Alaska is a place you don’t want to arrive too early but it requires you to start moving north early. Really our first extended location will be in Arizona waiting for spring before moving to the north just as the grass starts turning green along the way.

Grand totals during our full-time RV journey

In our four years of full-time RVing, we have traveled 35,387 miles. Our average miles per year is 7077. So last year our 2022 total was about average for us. Overall in six years, we consumed about 4400 gallons of fuel including our 2017 trip. The math works out that this was about 730 gallons per year. Total fuel costs for our RV thus were $2600 per year.

We found this spring earlier this year in northern Florida.
We found this spring earlier this year in northern Florida.

Overall our camping costs were just over $9100 per year. Both RV fuel and camping costs thus add up to $11,500 per year or $32 per day. 2022 was more expensive than the previous years as both fuel and camping costs increased. 2023 is going to be much more expensive for fuel on our way to and in Alaska.

Not going back.
Here is a picture of a wonderful place that we are never going back to. It was too difficult to get there in our RV.

Could we spend less and still be full-time RV travelers? Sure, both fuel and camping costs could be reduced as full-time RV travelers especially if we didn’t travel so far and if spent more time in inexpensive locations. But, we are travelers, and sometimes, even though it is against my nature, you have to spend more, depending on the location.

Piedmont Blues
Tami took this picture in North Carolina. We were very impressed at how everything seems to grow so well in the southeast.

Our largest single day of travel was in 2017 on our way to the solar eclipse. It was 322 miles all in one very long day. Our shortest travel day was moving from an in-town RV park to a campsite outside of town. That was in Bluff Utah. On that day we moved four miles and then stayed for an additional week exploring southeast Utah.

Sunset Death Valley National Park
Sunset at Death Valley National Park

Our longest three-day back-to-back journey was also in 2017 when we cracked off 957 miles in three days. As full-time RVers in 2021, crossing from El Paso through west Texas, we put together another big number on a three-day journey of 831 miles. On our trip across west Texas, we also spent the night at rest stops, twice, (back to back). So far as full-time RVers we have yet to spend the night at Walmart or a truck stop perhaps someday we will try that.

Tamolitch Falls, Blue Pool on the McKenzie River
Tamolitch Falls, Blue Pool on the McKenzie River

If you take out 2017 and west Texas the average distance traveled per camping day is 22 miles, and the average distance on each travel day is 88 miles.

The best and the worst of full-time RVing

In the last six years of full-time RVing and vacation travel, we have seen some wonderful amazing places. We have also had a few bad things happen along the way. Our bad wasn’t really all that bad. We survived and remained mostly comfortable.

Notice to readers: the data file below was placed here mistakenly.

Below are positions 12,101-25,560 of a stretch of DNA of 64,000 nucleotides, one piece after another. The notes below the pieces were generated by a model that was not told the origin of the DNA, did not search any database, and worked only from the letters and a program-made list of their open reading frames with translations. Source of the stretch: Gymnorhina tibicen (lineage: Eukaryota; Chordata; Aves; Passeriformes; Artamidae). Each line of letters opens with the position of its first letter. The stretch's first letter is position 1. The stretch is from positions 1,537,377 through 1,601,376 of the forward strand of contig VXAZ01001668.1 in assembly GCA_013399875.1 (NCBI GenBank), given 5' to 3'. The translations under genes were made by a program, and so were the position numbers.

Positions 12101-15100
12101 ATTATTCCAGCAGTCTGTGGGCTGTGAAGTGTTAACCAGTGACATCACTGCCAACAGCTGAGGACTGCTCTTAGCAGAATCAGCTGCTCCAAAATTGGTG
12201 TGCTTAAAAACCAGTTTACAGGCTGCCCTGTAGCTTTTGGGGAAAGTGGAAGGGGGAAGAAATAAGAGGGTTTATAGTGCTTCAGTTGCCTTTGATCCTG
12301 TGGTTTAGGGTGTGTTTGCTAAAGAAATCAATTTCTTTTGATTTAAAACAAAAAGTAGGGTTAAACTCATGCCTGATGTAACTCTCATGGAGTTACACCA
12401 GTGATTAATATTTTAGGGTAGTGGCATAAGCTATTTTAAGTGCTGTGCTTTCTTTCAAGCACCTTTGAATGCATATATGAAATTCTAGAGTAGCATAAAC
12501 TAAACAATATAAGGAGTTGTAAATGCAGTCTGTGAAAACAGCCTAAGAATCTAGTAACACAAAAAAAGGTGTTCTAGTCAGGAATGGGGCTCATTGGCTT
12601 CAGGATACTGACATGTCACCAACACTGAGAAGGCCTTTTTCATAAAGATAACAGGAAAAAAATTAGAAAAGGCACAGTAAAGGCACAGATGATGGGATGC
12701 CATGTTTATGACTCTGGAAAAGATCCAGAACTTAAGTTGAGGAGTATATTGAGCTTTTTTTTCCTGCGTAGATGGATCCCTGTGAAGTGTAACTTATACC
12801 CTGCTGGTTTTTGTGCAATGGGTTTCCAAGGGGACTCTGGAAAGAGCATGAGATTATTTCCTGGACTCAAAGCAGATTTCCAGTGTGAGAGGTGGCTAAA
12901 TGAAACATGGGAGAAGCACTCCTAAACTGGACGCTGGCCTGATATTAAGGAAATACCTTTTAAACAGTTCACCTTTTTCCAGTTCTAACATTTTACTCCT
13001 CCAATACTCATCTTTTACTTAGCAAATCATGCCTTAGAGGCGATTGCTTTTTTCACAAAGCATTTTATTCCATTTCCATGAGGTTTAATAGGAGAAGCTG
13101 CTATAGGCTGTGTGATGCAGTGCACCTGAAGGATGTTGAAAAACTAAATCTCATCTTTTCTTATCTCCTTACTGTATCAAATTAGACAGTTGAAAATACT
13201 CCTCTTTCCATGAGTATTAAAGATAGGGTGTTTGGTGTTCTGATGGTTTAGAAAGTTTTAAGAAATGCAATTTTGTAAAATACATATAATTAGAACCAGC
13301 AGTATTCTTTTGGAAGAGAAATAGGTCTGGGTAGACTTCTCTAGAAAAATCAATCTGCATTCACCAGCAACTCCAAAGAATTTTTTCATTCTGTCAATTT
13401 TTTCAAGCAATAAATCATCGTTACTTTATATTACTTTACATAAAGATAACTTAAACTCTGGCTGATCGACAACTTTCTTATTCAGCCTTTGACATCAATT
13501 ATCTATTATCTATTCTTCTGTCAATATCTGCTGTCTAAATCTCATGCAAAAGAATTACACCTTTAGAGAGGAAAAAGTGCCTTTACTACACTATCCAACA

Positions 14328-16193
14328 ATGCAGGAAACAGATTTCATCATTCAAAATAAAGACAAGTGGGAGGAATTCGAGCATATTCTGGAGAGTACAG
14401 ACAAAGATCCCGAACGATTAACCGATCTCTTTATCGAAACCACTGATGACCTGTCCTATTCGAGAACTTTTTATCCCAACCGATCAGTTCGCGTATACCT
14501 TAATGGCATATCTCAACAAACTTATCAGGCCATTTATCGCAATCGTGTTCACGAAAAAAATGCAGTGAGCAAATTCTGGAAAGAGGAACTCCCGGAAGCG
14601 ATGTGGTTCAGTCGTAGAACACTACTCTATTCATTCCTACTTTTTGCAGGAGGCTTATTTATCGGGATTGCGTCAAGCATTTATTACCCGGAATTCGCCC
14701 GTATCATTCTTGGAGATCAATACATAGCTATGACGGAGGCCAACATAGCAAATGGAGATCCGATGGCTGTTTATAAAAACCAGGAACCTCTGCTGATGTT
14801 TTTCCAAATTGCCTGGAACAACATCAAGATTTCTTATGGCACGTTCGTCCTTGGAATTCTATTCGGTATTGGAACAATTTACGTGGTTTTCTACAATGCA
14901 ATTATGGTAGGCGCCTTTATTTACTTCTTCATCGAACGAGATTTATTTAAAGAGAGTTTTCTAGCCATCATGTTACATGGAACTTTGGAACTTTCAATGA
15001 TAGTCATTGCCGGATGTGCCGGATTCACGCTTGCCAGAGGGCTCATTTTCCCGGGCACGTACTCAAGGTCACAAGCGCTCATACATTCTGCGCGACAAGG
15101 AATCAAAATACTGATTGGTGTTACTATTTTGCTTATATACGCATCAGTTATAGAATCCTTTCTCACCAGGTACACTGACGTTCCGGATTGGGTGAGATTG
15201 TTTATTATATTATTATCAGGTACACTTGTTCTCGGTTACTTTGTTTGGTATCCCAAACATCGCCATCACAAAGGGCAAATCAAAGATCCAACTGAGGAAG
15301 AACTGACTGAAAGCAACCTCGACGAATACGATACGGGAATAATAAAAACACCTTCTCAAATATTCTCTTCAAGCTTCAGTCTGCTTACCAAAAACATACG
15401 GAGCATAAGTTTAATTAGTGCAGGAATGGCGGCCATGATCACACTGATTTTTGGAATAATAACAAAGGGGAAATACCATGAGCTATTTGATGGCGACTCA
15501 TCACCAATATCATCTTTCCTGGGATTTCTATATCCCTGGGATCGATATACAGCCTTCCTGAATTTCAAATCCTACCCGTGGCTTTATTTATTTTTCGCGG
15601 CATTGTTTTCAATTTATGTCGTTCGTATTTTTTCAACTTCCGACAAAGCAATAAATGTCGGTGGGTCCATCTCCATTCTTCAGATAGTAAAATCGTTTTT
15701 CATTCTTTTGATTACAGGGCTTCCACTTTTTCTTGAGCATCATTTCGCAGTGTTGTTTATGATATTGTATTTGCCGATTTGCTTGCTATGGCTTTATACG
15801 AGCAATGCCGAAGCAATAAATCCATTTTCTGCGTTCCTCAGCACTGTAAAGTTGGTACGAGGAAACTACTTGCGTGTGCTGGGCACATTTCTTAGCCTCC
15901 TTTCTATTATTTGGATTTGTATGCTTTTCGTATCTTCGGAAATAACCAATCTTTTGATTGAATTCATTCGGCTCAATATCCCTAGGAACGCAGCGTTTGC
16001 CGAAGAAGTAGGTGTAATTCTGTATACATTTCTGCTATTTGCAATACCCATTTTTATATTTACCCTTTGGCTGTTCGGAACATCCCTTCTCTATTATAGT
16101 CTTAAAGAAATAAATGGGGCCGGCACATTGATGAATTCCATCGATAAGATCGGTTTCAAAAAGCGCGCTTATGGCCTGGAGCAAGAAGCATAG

Prettiest views = North Cascade National Park (visited twice). Here are some links to our visits. North Cascades National Park / Northeast Washington

The most amazing location we visited is Yellowstone National Park. Here are some links to our visit. West Yellowstone WOW / Yellowstone National Park / Yellowstone Wins / Yellowstone keeps giving and giving

The least attractive locations are western Texas and eastern New Mexico.

Best sunsets = Whidbey Island. Whidbey Island Sunsets

Honorable mention sunsets (one link per state) Arizona / Idaho / Montana / Florida

Best sunrise in Death Valley.

The worst wind was in White Sands New Mexico.

The coldest wind = Nebraska.

Coldest wind mixed with snow in Wyoming.

The biggest tornado risk is in Alabama we also learned that tornado alley is everything east of the Rockies.

The longest rainfall was in Fort Stevens Oregon

The prettiest lake is Lake Crescent in Washington and Coeur d’Alene, Priest Lake, and Lake Pend Oreille all in northern Idaho. Stunning beauty in northern Idaho

The best regions were southern Utah, especially the national parks, and pretty much anywhere in Florida.

Blog stuff

This full-time RV blog started first as text messages and emails. After much encouragement from our family and friends we decided to share it with others we met along the way. Now we have followers from all walks of life and more than ten countries that I know about. I was pretty shocked when my Doctor said he reads my blog. He should subscribe for updates.

We had articles and pictures published in FMCA Family RVing Magazine, Escapee’s Magazine, and several online major RV websites. Family RVing honored us with the first-ever non-professional cover photo.

Family RV magazine cover photo
Family RV magazine cover photo

One day, one of the solar articles gathered lots of interest. That one-day total was more than 18,000 visits to that single article. Several technical blog posts have had similar responses. I have been told that these articles were good enough to transfer to a website that would generate income. I would rather that everyone would have this information without strings attached.

Monterey Bay Aquarium, Monterey California
Monterey Bay Aquarium, Monterey California

People tell me that they enjoy following our blog. So far the blog has more than 425 articles that cover just about every aspect of our full-time RV travels and how we do things. I am humbled to report that the blog has accumulated more than 1900 comments (not including social media) and countless emails. I am not as good at responding to comments but the comment total does include my responses.

Buckhorn wash pictographs
Buckhorn Wash Pictographs

Thanksgiving

I didn’t send out a Thanksgiving greeting this year. This is not because I am not thankful; most of all I am very thankful for all of you and your wonderful encouragement. This article is also going to be our Christmas letter. We hope you find this holiday season wonderful. Knowing each of you, including all the people we have yet to meet is a wonderful Christmas present. I want you all to know how grateful I am that you find our full-time RV story interesting. Every comment and email is wonderful and inspiring.

Scott and Tami at the end of the road.
Scott and Tami are at the end of the road in Washington. You can’t go any further northwest than this without a boat.